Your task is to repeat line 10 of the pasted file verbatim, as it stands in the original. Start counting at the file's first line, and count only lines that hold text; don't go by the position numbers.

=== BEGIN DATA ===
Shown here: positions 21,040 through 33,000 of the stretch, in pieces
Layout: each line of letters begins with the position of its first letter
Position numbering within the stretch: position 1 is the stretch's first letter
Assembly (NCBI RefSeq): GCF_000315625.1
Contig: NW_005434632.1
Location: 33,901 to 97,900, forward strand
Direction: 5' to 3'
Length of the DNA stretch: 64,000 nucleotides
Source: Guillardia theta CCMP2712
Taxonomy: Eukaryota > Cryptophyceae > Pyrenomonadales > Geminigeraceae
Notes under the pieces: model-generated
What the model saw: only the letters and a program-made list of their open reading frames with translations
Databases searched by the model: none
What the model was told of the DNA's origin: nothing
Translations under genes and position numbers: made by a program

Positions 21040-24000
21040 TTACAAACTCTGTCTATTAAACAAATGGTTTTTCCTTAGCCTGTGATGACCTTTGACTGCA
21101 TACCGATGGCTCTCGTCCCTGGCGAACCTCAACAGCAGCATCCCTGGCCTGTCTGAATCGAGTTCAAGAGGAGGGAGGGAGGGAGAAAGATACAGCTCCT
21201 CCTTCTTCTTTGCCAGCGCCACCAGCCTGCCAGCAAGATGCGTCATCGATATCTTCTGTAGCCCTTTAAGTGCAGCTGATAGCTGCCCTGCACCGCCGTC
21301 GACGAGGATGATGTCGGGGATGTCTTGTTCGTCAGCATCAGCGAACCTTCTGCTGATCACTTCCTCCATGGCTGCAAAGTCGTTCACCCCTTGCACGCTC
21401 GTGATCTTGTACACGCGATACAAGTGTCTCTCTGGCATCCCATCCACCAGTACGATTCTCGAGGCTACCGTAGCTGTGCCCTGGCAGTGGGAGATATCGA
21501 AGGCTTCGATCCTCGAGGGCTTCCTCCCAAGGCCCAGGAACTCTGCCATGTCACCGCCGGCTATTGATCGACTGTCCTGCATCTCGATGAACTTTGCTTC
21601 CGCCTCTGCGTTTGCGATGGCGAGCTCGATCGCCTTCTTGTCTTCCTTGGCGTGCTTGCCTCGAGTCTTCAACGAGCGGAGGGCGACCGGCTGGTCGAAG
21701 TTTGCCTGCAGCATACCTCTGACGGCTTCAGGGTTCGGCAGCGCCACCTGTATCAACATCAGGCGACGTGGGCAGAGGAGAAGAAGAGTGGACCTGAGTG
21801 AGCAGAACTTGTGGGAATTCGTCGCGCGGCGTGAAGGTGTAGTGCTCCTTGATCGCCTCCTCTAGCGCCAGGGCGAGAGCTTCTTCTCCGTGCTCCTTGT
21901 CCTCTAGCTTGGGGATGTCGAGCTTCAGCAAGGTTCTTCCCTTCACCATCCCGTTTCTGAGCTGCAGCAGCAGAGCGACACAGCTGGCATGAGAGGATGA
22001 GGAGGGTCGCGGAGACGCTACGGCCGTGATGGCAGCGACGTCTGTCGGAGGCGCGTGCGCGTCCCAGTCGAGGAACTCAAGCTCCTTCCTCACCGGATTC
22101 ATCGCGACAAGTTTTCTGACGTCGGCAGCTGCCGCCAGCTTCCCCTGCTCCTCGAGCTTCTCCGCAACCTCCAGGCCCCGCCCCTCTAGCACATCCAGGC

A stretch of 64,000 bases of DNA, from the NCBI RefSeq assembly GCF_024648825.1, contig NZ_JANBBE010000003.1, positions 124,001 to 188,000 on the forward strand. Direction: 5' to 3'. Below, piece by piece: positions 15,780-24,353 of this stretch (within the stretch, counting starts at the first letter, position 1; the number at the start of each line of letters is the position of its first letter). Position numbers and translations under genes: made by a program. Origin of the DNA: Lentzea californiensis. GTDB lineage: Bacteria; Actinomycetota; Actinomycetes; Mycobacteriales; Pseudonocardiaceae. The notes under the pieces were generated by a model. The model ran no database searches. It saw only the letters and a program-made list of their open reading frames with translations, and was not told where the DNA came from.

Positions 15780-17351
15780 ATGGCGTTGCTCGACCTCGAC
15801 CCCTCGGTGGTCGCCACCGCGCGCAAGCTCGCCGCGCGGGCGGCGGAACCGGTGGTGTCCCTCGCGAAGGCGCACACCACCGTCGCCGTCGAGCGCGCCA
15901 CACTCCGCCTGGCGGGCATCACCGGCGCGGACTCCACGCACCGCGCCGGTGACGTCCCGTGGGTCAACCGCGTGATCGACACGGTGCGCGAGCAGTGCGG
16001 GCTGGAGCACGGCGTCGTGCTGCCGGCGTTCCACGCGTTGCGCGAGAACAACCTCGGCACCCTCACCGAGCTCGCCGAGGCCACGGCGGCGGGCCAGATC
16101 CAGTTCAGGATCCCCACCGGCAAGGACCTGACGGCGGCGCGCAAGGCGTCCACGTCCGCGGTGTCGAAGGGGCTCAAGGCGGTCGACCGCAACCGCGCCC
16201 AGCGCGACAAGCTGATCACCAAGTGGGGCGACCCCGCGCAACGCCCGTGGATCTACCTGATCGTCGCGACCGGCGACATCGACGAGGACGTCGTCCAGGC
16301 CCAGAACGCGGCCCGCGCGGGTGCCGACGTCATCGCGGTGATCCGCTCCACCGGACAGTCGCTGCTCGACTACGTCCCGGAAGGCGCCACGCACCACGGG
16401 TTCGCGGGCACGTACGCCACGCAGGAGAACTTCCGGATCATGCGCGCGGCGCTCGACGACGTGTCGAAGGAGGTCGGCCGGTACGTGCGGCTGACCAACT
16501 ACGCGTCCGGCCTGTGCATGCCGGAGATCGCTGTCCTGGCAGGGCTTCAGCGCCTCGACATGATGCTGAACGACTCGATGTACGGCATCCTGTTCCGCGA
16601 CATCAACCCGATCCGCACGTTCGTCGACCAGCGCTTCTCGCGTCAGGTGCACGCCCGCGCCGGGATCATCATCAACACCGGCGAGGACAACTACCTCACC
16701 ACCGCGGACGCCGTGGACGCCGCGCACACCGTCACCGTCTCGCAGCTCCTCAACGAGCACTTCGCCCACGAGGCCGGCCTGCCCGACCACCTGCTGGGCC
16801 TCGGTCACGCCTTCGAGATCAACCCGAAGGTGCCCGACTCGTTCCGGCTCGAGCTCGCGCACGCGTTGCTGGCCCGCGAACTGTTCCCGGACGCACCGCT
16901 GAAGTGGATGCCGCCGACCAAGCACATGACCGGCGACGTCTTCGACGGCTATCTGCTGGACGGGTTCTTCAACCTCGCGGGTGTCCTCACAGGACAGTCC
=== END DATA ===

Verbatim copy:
Taxonomy: Eukaryota > Cryptophyceae > Pyrenomonadales > Geminigeraceae